• Pinot Noir 2016, Leyda: alluvial soil. Three blocks of granite. French clones, southerly exposure. Windy, so cooler. Whole bunch fermentation. Has wonderful tension on the palate and crunchy berries on the palate.
  • Syrah 2015, Leyda: WHA!!!!!!!!!! Dry farmed. Black olives, huge mouthful of fruit. Staggering complexity, masses of ripe fruit, acidity, tannins. Bing Bang Bong.
  • Carmenere 2016, Peumo: the best Carmenere vineyard in Chile, according to Rafael. Deep red soils, long ripening season which is exactly what Carmenere needs. Rafael thinks that everyone will change their mind about Carmenere. “Eventually they will see that it is a grape with huge minerality and fruitiness, rather than the old- fashioned coffee/mocha flavours.” Bing Bang Bong.
  • Cabernet Sauvignon 2016, Alto Maipo: typical. This is the coolest vineyard in Maipo. 30 year-old Cabernet, alluvial soil, 800m altitude. Red fruit and graphite. The tension and grip keeps the wine in check and stops it from becoming overpowering.
  • Cabernet Franc 2015, Maipo: much cleaner and more elegant than most Cab Francs. I might not recognise it as Cab Franc! Rafael: “This is more Maipo than Cabernet Franc. You get great structure but you don’t necessarily get that Loire acidity. But do you need it?”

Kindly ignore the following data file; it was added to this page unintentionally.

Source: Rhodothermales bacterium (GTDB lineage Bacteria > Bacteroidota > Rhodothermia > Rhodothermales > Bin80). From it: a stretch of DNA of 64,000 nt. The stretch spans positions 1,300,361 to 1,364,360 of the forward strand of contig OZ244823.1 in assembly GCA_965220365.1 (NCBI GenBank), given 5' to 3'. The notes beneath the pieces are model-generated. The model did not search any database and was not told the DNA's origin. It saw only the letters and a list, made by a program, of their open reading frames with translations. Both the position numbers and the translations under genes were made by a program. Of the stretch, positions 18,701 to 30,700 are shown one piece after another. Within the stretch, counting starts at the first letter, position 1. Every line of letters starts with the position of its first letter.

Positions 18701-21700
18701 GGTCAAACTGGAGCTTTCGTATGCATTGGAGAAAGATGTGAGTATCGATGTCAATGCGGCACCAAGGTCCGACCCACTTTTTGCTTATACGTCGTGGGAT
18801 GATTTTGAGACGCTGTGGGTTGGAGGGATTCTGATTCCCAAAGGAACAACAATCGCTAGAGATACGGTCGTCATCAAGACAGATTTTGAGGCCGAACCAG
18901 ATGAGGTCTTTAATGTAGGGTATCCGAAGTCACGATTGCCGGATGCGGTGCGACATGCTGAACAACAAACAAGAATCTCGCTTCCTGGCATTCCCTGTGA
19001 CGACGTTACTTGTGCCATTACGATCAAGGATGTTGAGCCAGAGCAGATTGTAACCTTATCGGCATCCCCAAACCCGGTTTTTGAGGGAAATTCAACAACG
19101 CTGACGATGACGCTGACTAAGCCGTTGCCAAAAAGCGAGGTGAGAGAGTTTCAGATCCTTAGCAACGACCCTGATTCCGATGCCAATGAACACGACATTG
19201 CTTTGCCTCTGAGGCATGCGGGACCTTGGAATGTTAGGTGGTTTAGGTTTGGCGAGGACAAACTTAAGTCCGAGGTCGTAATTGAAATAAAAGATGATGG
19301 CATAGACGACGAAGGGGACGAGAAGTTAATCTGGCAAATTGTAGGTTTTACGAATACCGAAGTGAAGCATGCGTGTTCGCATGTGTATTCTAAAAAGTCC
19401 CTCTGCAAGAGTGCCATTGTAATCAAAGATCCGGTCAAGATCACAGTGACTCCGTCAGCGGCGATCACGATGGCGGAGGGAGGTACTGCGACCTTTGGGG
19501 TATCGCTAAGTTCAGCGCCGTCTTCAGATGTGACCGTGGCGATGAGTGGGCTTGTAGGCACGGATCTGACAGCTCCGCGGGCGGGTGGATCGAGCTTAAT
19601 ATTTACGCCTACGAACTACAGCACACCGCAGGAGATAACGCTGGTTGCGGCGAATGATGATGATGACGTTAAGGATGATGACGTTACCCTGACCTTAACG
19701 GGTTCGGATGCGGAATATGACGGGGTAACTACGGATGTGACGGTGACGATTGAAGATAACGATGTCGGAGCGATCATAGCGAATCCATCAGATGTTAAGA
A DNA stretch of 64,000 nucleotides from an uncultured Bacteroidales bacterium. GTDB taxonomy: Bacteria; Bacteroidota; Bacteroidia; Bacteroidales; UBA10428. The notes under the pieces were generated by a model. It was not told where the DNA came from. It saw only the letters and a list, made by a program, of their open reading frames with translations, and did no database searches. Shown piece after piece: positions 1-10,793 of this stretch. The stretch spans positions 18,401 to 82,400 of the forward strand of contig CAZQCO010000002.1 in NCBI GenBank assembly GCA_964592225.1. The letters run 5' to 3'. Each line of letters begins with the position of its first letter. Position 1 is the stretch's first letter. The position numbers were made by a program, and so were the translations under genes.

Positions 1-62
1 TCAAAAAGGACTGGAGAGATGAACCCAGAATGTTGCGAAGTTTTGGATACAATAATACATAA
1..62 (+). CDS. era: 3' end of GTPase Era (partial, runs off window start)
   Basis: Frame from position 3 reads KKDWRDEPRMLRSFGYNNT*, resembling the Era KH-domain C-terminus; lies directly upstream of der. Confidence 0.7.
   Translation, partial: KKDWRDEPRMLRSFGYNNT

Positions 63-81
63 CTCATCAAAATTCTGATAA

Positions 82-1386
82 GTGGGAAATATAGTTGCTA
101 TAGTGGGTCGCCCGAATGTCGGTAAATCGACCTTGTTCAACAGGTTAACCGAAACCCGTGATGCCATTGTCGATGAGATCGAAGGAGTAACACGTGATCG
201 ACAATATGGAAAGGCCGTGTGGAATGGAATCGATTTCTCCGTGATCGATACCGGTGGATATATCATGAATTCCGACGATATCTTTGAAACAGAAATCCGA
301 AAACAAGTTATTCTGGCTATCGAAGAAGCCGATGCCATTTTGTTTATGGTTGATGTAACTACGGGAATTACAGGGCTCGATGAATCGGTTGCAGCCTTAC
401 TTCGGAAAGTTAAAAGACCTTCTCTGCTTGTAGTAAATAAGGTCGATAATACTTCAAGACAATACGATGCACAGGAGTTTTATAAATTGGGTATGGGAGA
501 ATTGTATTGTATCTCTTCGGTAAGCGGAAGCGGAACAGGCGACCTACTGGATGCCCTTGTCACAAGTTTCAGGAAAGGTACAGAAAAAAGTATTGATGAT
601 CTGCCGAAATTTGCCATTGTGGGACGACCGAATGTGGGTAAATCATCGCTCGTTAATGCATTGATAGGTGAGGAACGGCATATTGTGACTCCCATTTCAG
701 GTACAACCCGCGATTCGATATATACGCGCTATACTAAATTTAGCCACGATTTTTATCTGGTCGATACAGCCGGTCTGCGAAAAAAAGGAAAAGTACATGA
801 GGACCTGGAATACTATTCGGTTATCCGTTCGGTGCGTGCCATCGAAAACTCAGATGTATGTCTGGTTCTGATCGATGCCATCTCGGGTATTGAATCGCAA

• Rarities Garnacha Carinena Monastrell 2015, Cauquenes: 500 dozen made. Grafted on to 100-year-old Pais to get the benefits of really deep roots. Fabulous salinity and saltiness.

I am reeling, but there’s no time to stop because we move on to the Founders Collection, for decades the more traditional range in Undurraga. The Carmenere 2016 from 40 year-old vines in Colchagua has amazing sweet fruit, with a touch more richness and body and less minerality. The Cabernet Sauvignon 2016 from 35 year-old vines is about as typical a Maipo as you can get. Big fruit. Rafael explains that this is the most traditional of all their wines.